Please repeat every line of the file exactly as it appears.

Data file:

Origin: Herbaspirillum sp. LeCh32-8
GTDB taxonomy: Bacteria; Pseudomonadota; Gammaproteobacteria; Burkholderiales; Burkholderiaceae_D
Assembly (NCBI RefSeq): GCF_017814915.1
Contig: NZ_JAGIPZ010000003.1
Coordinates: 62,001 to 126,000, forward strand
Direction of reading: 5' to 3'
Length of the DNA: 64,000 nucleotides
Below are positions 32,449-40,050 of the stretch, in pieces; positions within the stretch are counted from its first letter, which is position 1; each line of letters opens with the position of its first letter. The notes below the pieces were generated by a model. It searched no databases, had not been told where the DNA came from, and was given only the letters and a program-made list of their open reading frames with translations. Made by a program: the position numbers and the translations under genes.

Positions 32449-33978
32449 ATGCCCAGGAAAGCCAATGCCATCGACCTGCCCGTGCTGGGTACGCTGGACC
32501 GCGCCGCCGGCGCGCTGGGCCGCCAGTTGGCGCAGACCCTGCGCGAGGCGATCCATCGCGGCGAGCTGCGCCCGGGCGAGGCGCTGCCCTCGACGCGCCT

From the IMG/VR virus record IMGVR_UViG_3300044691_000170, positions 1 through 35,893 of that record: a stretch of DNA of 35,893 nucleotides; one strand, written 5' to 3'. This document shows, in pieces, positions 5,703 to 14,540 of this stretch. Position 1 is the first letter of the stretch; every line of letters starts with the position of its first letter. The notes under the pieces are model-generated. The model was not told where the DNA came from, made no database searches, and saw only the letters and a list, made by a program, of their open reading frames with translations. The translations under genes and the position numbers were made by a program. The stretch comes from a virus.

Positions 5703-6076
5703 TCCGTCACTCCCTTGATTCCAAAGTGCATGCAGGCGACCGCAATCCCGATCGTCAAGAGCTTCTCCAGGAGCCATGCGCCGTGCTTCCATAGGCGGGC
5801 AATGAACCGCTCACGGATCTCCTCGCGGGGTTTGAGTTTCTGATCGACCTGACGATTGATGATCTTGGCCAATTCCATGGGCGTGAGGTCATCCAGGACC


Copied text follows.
Origin: Herbaspirillum sp. LeCh32-8
GTDB taxonomy: Bacteria; Pseudomonadota; Gammaproteobacteria; Burkholderiales; Burkholderiaceae_D
Assembly (NCBI RefSeq): GCF_017814915.1
Contig: NZ_JAGIPZ010000003.1
Coordinates: 62,001 to 126,000, forward strand
Direction of reading: 5' to 3'
Length of the DNA: 64,000 nucleotides
Below are positions 32,449-40,050 of the stretch, in pieces; positions within the stretch are counted from its first letter, which is position 1; each line of letters opens with the position of its first letter. The notes below the pieces were generated by a model. It searched no databases, had not been told where the DNA came from, and was given only the letters and a program-made list of their open reading frames with translations. Made by a program: the position numbers and the translations under genes.

Positions 32449-33978
32449 ATGCCCAGGAAAGCCAATGCCATCGACCTGCCCGTGCTGGGTACGCTGGACC
32501 GCGCCGCCGGCGCGCTGGGCCGCCAGTTGGCGCAGACCCTGCGCGAGGCGATCCATCGCGGCGAGCTGCGCCCGGGCGAGGCGCTGCCCTCGACGCGCCT

From the IMG/VR virus record IMGVR_UViG_3300044691_000170, positions 1 through 35,893 of that record: a stretch of DNA of 35,893 nucleotides; one strand, written 5' to 3'. This document shows, in pieces, positions 5,703 to 14,540 of this stretch. Position 1 is the first letter of the stretch; every line of letters starts with the position of its first letter. The notes under the pieces are model-generated. The model was not told where the DNA came from, made no database searches, and saw only the letters and a list, made by a program, of their open reading frames with translations. The translations under genes and the position numbers were made by a program. The stretch comes from a virus.

Positions 5703-6076
5703 TCCGTCACTCCCTTGATTCCAAAGTGCATGCAGGCGACCGCAATCCCGATCGTCAAGAGCTTCTCCAGGAGCCATGCGCCGTGCTTCCATAGGCGGGC
5801 AATGAACCGCTCACGGATCTCCTCGCGGGGTTTGAGTTTCTGATCGACCTGACGATTGATGATCTTGGCCAATTCCATGGGCGTGAGGTCATCCAGGACC